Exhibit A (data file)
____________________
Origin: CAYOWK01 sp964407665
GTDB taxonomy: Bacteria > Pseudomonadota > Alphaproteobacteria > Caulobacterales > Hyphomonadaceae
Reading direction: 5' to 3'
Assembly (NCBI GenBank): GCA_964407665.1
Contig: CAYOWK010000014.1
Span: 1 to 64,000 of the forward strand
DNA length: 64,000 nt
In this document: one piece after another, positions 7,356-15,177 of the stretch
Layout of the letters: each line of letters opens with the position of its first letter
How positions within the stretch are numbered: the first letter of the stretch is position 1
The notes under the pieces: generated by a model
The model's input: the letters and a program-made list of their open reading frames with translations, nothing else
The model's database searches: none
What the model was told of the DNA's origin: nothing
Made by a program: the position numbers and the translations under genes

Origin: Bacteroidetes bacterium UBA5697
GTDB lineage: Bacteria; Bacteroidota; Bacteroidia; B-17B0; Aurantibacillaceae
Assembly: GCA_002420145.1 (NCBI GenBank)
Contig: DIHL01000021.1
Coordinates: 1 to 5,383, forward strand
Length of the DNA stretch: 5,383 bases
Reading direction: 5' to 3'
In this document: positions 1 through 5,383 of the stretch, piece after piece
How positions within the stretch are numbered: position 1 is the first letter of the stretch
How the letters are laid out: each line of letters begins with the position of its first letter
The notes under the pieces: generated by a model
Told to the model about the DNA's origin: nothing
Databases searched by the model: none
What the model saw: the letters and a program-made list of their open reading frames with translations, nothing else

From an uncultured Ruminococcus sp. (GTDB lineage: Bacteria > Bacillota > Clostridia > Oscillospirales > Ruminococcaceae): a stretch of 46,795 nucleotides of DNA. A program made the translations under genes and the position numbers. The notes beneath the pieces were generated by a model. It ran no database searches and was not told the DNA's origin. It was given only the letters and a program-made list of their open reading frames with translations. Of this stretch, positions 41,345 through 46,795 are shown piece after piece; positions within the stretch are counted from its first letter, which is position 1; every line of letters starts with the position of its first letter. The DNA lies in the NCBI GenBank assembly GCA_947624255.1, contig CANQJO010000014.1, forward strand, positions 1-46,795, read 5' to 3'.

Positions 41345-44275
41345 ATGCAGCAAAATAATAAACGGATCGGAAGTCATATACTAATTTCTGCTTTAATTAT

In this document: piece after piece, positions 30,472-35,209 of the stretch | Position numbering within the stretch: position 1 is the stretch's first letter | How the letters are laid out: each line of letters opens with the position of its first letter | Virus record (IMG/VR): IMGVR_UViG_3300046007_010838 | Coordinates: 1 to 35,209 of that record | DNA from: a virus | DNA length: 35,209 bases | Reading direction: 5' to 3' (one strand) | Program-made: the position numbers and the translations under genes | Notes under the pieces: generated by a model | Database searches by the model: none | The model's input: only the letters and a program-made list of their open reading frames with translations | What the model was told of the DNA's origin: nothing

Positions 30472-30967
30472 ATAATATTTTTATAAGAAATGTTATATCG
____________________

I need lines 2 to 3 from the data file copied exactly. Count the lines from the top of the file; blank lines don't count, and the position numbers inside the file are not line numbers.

GTDB taxonomy: Bacteria > Pseudomonadota > Alphaproteobacteria > Caulobacterales > Hyphomonadaceae
Reading direction: 5' to 3'